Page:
I have some good news and some bad news.
The good news is that yes, Ubuntu is free, unlike Windows, for commercial use (Windows now requires an Enterprise License for commercial use, and while you could still operate your company with a non-commercial license, why risk the ire of the BSA?). Not only that, but most of the applications that Ubuntu ships with are free.
If you need a word processor, spreadsheet, database, or presentation creator, they're totally, absolutely, legally, free. If you need audio mastering programs, they're free. If you need graphic design programs, they're free. If you need 3D modelling tools, they're free.
Here comes the bad news: you're probably not used to Linux. Yet. Canonical, the makers of Ubuntu, strove to make Linux as user-friendly as possible. However, if you're anything like me, you're so used to Windows/Mac OS X that when you need to change/alter something and find that things aren't exactly analogous to where your old operating system has them, you're going to get a little annoyed, even frustrated.
You are not alone.
Luckily, you're not the only one. I'm saying you're lucky in this regard because, more likely than not, any problem you've had, as a beginner Linux user, has been experienced by hordes of Linux users, and even more luckily, almost all of their solutions are well-documented on the internet. All it takes is a little Googling finesse, and you'll find your solution in no time. I'll have a post on how to do this in the near future.
Hold your horses, you might be thinking. People generally dislike being told they're beginners, especially when they're running a business. Afterall, a beginner using a tool will never be able to maximize its potential as well as an advanced, or even intermediate user. Why don't I stick with Windows or Mac OS X, which I know well enough to get things accomplished?
The reason is this: Beginners transitioning to Linux and Ubuntu can still be just as productive. The applications are the designed to perform similar functions as the applications developed for Windows/Mac OS X. Like I mentioned before, the applications are typically free.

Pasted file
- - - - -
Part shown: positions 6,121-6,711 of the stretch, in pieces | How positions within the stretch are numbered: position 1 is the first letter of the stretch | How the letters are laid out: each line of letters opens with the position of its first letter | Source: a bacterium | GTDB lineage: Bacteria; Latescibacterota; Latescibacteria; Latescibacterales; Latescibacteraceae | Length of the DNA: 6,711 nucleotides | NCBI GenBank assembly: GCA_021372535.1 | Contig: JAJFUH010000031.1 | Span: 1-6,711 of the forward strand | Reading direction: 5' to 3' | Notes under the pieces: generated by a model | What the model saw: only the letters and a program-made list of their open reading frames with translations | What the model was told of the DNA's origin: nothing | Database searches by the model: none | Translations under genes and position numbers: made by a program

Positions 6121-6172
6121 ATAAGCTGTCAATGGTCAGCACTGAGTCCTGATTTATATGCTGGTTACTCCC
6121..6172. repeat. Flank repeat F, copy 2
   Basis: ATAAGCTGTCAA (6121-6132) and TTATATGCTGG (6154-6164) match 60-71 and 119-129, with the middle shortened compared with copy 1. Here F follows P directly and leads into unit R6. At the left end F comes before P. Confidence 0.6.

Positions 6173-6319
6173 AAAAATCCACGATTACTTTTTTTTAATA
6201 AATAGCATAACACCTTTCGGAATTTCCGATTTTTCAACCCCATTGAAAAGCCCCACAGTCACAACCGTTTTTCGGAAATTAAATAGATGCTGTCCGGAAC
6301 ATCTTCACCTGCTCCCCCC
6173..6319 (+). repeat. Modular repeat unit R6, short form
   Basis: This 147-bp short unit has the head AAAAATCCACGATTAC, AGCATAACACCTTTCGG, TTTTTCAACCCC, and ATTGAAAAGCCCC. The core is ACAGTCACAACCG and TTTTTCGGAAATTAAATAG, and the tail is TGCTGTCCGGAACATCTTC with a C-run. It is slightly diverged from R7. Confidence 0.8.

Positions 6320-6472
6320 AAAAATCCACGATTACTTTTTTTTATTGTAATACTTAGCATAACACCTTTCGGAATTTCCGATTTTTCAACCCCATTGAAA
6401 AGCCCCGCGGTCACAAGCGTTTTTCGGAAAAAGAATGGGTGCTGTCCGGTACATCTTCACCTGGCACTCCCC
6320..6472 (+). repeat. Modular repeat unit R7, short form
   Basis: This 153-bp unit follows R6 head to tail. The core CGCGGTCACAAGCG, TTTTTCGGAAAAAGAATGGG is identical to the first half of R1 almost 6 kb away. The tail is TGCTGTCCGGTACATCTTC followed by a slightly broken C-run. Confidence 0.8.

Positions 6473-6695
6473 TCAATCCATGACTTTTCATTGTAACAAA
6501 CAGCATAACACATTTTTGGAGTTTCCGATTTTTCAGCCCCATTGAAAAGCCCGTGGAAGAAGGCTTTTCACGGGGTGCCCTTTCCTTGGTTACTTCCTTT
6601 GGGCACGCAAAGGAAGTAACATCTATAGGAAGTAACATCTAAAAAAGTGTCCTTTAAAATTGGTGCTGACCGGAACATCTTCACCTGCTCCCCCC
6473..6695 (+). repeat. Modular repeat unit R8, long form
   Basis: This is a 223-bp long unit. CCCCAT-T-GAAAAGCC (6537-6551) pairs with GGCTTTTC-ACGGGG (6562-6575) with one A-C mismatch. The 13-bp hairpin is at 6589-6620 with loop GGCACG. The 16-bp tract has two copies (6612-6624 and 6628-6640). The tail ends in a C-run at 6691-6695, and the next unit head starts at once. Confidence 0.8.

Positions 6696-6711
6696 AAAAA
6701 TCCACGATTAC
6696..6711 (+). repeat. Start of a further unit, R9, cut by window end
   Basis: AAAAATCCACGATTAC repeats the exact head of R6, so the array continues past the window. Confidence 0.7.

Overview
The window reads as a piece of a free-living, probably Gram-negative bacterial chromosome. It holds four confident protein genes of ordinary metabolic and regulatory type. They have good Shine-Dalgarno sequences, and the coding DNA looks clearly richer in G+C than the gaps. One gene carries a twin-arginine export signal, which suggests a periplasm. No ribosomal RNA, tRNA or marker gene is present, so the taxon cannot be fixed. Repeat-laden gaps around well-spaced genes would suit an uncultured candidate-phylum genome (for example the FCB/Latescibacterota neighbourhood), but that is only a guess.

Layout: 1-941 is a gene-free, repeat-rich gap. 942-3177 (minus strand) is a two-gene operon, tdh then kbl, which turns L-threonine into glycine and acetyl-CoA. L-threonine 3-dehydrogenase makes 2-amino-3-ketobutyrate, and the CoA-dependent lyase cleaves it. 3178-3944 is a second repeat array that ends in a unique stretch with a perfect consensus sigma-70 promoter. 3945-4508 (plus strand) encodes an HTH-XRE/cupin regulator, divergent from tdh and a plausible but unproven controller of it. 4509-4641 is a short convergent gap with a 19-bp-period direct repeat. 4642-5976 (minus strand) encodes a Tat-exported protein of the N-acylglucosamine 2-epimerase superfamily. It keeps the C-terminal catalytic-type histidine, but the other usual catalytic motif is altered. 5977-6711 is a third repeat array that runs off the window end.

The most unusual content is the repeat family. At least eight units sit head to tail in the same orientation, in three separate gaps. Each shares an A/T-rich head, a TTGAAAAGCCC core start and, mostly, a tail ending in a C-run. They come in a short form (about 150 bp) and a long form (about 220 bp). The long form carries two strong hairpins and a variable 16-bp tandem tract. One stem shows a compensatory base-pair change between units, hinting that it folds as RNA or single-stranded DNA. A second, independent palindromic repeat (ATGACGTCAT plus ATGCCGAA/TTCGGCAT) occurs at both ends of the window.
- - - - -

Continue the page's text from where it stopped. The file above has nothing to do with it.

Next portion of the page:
Furthermore, Ubuntu is designed to stay out of your way, so that you can get what you need accomplished. Practically every use of your previous operating systems can be replicated on Ubuntu. Hardware and networking support is a snap. Installation of almost every driver or interface is automated (however, you should look into upsupported/troublesome hardware lists just to make sure you're going to enjoy full support before making the switch).
What's more, if your employees typically do most of their work on the internet, studies have shown their transition to Linux will be even easier. If most of their work takes place inside a web page, then their auxillary tools like text editors and programming IDEs easily have analogous editions or replacements.
If security is an issue, it is also much tighter in Linux than in Windows. Windows has countless viruses, exploits and malware stalking its perimeter, while Linux generally enjoys a penetration-free existence. That's not to say that exploits and malware don't exist in the Linux environment. Their numbers are simply much smaller and are less likely to compromise your system. Linux provides protection for virus and exploit for free download. Commercial protection also exists.